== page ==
In one aspect of the invention, a writing surface is attached to the chassis of a coin or token dispenser. The writing surface is preferentially a flat surface and is attached to the chassis by a hinge or any other manner of attachment known in the art. The attached writing surface can be either sloped or horizontal and is sized to accommodate the anticipated use or space requirement. In a particular aspect of the invention, the attached writing surface has a ledge at one edge to hold the item being written. A writing instrument such as a pen may be optionally attached.
In another aspect of the invention, frequently accessed controls and serviceable components of the coin dispenser are grouped together in an easily accessible control panel beneath the writing surface, preferentially in a well to allow space for the controls to be the most convenient shape and size. Any coin dispenser control to which easy, yet secure access is desired may be included, reducing the need for opening of the system and for service calls. Location beneath the writing surface keeps the controls from being accidentally or intentionally operated by an unauthorized person, particularly if the control panel is locked shut. The control panel is optionally locked shut, according to a further aspect of the invention, by engaging a locking mechanism with a key, securing the writing surface to the top of the control panel well. When the control panel has been locked, the writing surface can not be flipped or lifted up to expose the control panel until the locking mechanism is again released by use of the key. The locking mechanism is any of a large number of such mechanisms well-known in the art. Locking of the control panel may instead be accomplished utilizing a lock that also secures the coin canister in the coin dispensing machine.
FIG. 1 is an embodiment of the coin dispenser writing surface of the present invention;
FIG. 2 is an embodiment of the coin dispenser writing surface of the present invention that is installed in a store checkout counter; and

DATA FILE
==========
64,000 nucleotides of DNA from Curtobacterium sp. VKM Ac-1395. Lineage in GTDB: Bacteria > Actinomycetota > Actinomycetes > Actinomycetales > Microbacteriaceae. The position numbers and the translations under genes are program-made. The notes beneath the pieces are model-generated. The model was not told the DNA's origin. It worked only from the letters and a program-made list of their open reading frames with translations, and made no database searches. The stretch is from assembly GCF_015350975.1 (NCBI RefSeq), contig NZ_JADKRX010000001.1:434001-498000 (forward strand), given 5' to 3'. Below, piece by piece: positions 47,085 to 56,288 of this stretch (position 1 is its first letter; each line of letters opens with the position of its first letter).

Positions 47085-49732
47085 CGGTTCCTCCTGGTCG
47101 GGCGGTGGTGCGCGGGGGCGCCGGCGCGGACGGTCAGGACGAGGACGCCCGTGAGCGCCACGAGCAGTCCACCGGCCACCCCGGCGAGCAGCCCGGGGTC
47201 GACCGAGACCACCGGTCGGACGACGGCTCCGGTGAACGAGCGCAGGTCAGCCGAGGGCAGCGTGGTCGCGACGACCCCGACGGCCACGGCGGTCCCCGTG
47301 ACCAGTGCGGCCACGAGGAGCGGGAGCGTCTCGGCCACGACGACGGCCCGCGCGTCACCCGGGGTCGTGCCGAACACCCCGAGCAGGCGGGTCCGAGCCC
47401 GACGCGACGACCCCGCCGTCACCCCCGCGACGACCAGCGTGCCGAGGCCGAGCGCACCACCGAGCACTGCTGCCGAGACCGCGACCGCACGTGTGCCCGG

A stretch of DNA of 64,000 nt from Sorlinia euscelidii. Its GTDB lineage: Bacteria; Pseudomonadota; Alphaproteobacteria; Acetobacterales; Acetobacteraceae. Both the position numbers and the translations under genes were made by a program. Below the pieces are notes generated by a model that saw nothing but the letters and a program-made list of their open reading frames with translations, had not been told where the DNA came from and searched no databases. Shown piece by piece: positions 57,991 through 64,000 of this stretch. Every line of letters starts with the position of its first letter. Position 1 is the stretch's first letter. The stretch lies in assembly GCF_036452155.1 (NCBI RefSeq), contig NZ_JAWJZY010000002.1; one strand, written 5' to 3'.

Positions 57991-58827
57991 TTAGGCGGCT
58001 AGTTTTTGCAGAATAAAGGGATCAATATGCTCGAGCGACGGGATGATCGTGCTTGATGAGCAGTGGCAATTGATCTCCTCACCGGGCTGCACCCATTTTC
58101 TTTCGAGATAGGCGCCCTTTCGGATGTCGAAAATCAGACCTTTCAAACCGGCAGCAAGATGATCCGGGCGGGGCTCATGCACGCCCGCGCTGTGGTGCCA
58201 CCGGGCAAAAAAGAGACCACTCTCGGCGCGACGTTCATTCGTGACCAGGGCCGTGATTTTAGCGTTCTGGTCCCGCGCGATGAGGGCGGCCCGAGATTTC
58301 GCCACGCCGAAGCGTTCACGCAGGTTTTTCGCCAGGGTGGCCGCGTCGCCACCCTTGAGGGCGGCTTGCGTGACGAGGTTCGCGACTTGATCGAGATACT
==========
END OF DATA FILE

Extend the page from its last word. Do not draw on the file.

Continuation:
FIG. 3 is an embodiment of the coin dispenser writing surface of the present invention having the writing surface raised to reveal an embodiment of the optional control panel of the present invention.
As seen in FIG. 1, a writing surface 2 having a top surface 4 and a bottom surface 6 is attached to the chassis 8 of a coin or token dispenser. The writing surface 2 is preferentially a flat surface attached at either the front or back of the coin dispenser canister or magazine 10. In the embodiment depicted in FIG. 1, the writing surface 2 is attached to the chassis 8 by a hinge 12, but any manner of attachment known in the art would be suitable. The writing surface 2 is located so that it does not interfere with the use of the coin cup 14 into which coins are dispensed from the coin canister 10.
While the depicted embodiment of the writing surface 2 is sloped, obviously a horizontal surface would be equally effective for the intended purpose. In the preferred embodiment, the writing surface 2 is sufficiently large to accommodate all the commonly used sizes of checks, but the writing surface 2 may be either smaller or larger to accommodate any anticipated use or space requirement. The writing surface 2 may optionally have a ledge or ridge 18 on the edge of the top surface 4 that is farthest from the coin canister 10 to hold the check, paper, etc. that is to be written upon. Also optional is the inclusion of a writing instrument 16, such as a pen, which can be attached to the writing surface 2 or coin dispenser chassis 8 by a chain or any of a number of other methods well-known in the art.
In FIG. 2, a coin dispenser 20 with an attached writing surface 2 is installed in a store checkout counter 22. The coin dispenser 20 is located behind and beneath the data entry keyboard 24 so that the writing surface 2 and coin cup 14 are accessible to the customer, while the cash drawer 26 and cash register body 28 are accessible to the sales person. As can be seen from FIG. 2, this configuration allows multiple uses to be made of the same limited counter area. The attached writing surface 2 on the coin dispenser 20 therefore allows more efficient use to be made of limited available counter space than in the current system of providing a check writing stand at a separate counter location removed from the coin dispenser.
As shown in FIG. 3, frequently accessed controls and serviceable components may optionally be grouped together in an easily accessible control panel 40 beneath the writing surface 2. The control panel 40 is preferentially in a recessed area, the control panel well 42, which allows space for the controls to take the most efficient and logical shape and size for their intended function.